R.I.P. Anne Heche

Anne Heche, perhaps best known for her role as Robin Monroe in Six Days, Seven Nights, but also known for her roles in Donnie Brasco, Wag the Dog, I Know What You Did Last Summer, and Psycho as well as TV roles in Another World, and Hung, to name but a few of her credits, has died at 53.

Goddamnit.

Anne Heche, the Emmy-winning actress who starred in films like Six Days, Seven Nights and the Psycho remake, but whose own career was curtailed by struggles with mental illness, died Friday at the age of 53 following injuries she sustained in a car crash in Los Angeles.

“Today we lost a bright light, a kind and most joyful soul, a loving mother, and a loyal friend,” Heche’s rep told People on behalf of her family and friends.

The Funniest Fucking Podcast

I like podcasts, and have liked them for a long time. I’ve listened to SModcast since episode 3. I’ve listened to WTF with Marc Maron since episode twenty-something. And, of course, I’ve listened to and/or watched This Week in Tech and MacBreak Weekly forever. My point is, I’m a big podcast fan, and I’ve been a podcast fan for 15 or more years.

I’ve just recently started listening to a new podcast (I’m getting caught up now), called Fly on the Wall with Dana Carvey and David Spade, and it is the funniest fucking podcast I’ve ever listened to. Don’t get me wrong, there are a lot of funny podcasts out there, but as far as being consistently “laugh out loud” funny, this show is the funniest. I don’t even try to listen to it in the office any more, because my colleagues hate it when I bust out laughing uncontrollably.

The podcast is simple: Dana Carvey and David Spade talking to a guest each week who has some connection to SNL — former cast member, writer, or host. They ask questions and tell stories and it is just the funniest damn stuff to listen to.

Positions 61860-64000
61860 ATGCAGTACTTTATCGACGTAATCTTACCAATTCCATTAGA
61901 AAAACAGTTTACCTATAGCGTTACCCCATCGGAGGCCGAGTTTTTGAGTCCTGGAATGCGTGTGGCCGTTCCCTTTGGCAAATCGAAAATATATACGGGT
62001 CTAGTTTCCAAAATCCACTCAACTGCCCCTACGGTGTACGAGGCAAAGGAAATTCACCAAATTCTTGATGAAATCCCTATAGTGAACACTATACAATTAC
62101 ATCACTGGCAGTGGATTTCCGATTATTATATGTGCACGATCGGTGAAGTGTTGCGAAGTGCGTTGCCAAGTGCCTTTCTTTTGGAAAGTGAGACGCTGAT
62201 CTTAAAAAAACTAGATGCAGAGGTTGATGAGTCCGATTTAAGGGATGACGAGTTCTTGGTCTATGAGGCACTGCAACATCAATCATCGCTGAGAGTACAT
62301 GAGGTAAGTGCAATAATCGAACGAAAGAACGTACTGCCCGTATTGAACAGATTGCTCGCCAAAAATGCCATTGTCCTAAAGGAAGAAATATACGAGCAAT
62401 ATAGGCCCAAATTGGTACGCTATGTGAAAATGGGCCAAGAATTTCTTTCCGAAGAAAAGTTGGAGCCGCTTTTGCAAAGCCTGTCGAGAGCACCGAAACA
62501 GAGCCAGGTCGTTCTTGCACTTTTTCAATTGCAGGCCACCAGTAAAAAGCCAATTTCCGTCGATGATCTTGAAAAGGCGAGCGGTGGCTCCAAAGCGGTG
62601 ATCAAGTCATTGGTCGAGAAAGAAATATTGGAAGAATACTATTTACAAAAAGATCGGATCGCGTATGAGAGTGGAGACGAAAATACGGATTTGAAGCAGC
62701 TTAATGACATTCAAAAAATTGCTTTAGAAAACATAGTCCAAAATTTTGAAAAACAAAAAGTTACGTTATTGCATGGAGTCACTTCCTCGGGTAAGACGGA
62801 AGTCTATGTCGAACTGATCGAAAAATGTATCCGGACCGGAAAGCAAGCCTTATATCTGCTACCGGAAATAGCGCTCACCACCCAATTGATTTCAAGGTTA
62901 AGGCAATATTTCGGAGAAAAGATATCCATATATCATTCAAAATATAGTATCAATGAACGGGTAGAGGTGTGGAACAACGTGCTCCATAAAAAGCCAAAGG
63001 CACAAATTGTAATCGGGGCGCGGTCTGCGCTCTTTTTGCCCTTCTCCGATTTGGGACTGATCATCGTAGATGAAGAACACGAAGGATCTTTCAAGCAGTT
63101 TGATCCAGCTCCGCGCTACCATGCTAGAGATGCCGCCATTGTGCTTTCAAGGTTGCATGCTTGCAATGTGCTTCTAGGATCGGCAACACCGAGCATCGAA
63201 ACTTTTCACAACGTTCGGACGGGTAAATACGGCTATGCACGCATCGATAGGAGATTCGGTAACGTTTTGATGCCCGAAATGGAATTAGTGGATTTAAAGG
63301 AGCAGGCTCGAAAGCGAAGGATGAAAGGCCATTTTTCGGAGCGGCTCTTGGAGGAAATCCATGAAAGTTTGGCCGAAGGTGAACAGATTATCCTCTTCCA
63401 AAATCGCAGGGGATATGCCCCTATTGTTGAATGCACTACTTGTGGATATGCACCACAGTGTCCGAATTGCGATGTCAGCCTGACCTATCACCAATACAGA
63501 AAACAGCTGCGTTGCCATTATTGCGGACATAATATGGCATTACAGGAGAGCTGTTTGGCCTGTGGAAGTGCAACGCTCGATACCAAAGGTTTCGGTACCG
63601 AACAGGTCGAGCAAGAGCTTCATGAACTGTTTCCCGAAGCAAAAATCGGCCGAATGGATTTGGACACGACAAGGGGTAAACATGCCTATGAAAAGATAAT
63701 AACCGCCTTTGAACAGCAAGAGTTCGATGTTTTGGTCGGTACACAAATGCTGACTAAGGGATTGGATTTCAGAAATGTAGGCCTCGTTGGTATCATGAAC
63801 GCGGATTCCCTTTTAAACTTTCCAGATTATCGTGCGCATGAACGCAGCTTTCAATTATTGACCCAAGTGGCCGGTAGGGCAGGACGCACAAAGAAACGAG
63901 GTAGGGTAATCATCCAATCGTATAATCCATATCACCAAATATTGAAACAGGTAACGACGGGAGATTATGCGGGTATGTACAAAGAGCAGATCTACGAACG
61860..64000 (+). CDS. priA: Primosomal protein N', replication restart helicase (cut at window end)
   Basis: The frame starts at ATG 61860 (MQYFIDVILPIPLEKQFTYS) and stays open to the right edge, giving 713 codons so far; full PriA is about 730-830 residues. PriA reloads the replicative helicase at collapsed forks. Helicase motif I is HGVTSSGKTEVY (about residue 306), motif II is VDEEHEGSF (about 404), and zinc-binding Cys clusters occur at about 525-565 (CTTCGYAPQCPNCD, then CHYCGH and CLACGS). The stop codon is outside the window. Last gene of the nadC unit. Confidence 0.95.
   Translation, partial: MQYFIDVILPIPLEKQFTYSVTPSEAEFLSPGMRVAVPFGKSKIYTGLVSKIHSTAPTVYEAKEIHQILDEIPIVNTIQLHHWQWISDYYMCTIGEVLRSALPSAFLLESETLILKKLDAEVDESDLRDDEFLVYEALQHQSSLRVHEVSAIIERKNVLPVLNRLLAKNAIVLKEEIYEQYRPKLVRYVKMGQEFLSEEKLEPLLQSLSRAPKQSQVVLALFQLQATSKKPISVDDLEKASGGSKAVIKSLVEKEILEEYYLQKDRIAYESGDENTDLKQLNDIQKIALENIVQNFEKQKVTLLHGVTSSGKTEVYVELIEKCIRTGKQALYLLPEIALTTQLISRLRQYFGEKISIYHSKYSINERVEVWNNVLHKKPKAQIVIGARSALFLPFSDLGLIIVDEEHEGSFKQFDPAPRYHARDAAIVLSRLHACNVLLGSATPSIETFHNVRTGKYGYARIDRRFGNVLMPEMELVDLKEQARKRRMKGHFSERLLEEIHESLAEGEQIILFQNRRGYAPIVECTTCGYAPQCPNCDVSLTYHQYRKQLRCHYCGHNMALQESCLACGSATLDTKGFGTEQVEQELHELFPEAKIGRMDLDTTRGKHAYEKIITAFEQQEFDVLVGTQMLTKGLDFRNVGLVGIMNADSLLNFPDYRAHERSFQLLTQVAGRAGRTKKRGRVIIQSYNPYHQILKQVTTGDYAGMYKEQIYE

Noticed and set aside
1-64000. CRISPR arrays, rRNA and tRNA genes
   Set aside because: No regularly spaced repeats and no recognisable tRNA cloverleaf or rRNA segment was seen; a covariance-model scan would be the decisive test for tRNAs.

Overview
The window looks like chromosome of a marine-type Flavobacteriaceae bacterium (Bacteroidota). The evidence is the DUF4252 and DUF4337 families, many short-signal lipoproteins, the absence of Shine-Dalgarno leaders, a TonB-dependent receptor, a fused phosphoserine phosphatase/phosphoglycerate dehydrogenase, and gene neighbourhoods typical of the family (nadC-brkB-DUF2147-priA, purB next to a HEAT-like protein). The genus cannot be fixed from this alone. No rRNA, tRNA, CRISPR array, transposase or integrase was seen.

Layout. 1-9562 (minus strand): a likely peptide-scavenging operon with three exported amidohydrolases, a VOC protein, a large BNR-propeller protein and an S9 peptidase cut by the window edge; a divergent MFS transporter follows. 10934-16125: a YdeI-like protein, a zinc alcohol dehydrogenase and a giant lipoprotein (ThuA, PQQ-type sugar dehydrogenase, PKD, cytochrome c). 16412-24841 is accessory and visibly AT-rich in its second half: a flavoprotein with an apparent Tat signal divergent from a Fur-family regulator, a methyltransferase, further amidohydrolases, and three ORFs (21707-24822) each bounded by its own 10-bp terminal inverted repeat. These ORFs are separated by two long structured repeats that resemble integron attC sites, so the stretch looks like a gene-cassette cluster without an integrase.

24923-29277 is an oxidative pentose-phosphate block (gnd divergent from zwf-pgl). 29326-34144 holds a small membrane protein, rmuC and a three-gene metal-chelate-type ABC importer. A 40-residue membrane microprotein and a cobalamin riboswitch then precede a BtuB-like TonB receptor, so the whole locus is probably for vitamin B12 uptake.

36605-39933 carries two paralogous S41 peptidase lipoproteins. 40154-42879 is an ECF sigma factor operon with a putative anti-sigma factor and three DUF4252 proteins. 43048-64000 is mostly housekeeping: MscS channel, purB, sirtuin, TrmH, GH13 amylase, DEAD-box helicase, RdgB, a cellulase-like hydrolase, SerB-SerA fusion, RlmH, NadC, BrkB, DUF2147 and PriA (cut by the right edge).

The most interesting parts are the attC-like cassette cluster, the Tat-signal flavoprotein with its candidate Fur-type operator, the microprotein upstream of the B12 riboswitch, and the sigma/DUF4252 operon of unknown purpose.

Job well done.

Fax Machines

The only thing fax machines should be used for nowadays is for ending the sentence, ‘Hey, remember fax machines?’ and that is it!”

— John Oliver, Last Week Tonight S9E19, 7 August 2022.

How Three Amateurs Solved the Zodiac Killer’s ‘340’ Cipher

Kathryn Miles reporting for Popular Mechanics:

But then, in December 2020, the FBI announced a breakthrough: The 340 cipher had been solved. Not by its crack Cryptanalysis and Racketeering Records Unit, but instead by three computer wonks who’d found one another on an obscure online true-crime discussion board and started collaborating during the COVID-19 pandemic. The trio, who had no background in cryptology and no professional codebreaking experience, did what the world’s most powerful intelligence organizations could not. On top of the solution’s haunting opacity, the intricacies of the cipher itself brought fresh layers of insight that, forensic experts say, might help authorities eventually, finally, catch up to the killer.

Reason Roundup: Kansans Reject Anti-Abortion Ballot Measure—and It’s Not Even Close

Elizabeth Nolan Brown reporting for Reason.com:

Voters overwhelmingly voted against a measure that would have allowed abortion to be banned in Kansas in the first post-Roe test of abortion’s legality put directly to the people.

Yeah, that’s the kind of crazy thing about the Dobbs decision — the people of our fair nation are overwhelmingly in favor of having access to abortion.

Oh, and this:

The vote isn’t the result of low turnout—Kansans voted on the abortion measure in numbers normally not seen in non-general elections.

And also this:

Nor is it a result of August elections typically favoring more liberal voters. “When the Legislature’s GOP supermajority placed the amendment on the ballot last year they picked the election most likely to favor the amendment,” notes The Kansas City Star. “August primaries have disproportionately high Republican turnout because Democratic primaries in Kansas are often uncontested.”

Plus this:

And it doesn’t turn on results from more liberal urban areas or university towns alone. Suburban Johnson county overwhelmingly voted against it

Rural counties such as Franklin and Osage also voted against the amendment “by significant margins,” reports the Star. And even many rural counties that voted for it did so by smaller margins than they did for Donald Trump in 2020.

But, let’s be aware of this:

Whether Kansas is a good bellwether for the rest of the country on this issue is debatable. But Kansas is a relatively conservative and Republican state, and residents voting against an anti-abortion initiative at least suggests that conservative enthusiasm for banning abortion might not be as strong as many believe.